Common Cause Brussels meets The Widening Circle
On 6 November 2012, some of the more active supporters of Common Cause here in Brussels had the chance to meet Uchita de Zoysa, Global Coordinator of The Widening Circle. According to the website, The Widening Circle is an action campaign to advance a global citizens movement for a Great Transition: global citizens are to engage for “a future of enriched lives, human solidarity and environmental sustainability” based on a “new suite of values”, namely quality-of-life, human solidarity and reverence for nature. Read more
This guest blog is by Valerie Mocker, who recently completed her postgraduate degree in Environmental Policy at Oxford University. Here, she describes findings from her dissertation research. They suggest that framing climate change as an ‘economic’ challenge may not be the best way to engage conservative audiences, leading people to externalise responsibility of climate change and express higher degrees of fatalism about the issue. This blog was originally posted on Talking Climate on 22nd November. Read more
This post is by guest author, researcher Jo Chamberlain.
How is it, Finding Frames asks, that while financial support for international development NGOs is increasing, public concern about global poverty is decreasing? Even after the massive Make Poverty History campaign, the report finds that public understanding of the issues is poor, and in the current climate of cuts, even support for overseas aid spending is diminishing.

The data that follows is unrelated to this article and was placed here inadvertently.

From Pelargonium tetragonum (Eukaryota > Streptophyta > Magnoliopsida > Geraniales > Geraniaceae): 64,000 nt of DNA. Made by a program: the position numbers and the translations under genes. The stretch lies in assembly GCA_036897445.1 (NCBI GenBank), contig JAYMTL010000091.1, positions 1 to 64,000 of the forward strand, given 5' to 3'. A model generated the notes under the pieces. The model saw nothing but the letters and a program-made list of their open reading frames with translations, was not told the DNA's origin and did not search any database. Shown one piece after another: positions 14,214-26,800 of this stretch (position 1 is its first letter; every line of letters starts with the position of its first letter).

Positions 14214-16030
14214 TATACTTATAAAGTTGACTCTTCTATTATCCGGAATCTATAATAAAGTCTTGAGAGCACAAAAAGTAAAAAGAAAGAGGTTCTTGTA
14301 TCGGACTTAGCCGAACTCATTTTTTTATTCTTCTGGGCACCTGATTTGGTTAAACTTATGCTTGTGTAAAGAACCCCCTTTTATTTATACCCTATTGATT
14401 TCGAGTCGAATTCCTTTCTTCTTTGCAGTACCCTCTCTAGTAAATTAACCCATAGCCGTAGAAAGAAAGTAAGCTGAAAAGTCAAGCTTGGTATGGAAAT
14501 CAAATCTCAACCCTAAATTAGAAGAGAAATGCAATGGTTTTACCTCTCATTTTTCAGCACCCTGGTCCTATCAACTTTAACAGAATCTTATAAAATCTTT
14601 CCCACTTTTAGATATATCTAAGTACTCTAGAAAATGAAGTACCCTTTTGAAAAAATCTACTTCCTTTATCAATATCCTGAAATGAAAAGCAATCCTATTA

Finding Frames suggests that the ‘successful’ fundraising strategies are part of the problem causing the lack of public engagement. The relationship between the organisations and the public has changed. Members are now supporters, and these supporters are held at arms length and interacted with on a transactional basis. Making a donation is the full extent of many people’s involvement. The charity frame dominates the issues of global poverty, where the roles of “powerful giver” and “grateful receiver” are still as fixed as they were in 1985.
The picture of Christian Aid which emerges from its Christian Aid Week material is of an organisation based on intrinsic values, and, to a large extent, using helpful frames to communicate with the public. The key outcome of its development work is described over and over again as enabling people in poor communities to determine their own futures and to successfully find their own solutions to poverty. This seems akin to Schwartz’s “self-direction” values. Christian Aid frames itself not as a charity but as a partner.I set out to discover which frames Christian Aid is using to engage the UK public, and whether it is as wedded to the charity and transaction frames as Finding Frames’ analysis of the sector suggests. Using the material produced for Christian Aid Week 2012, I identified the values and frames used to describe Christian Aid’s work overseas, and those used to encourage the UK public to get involved.
Interesting things we’ve been reading, watching or listening to this month: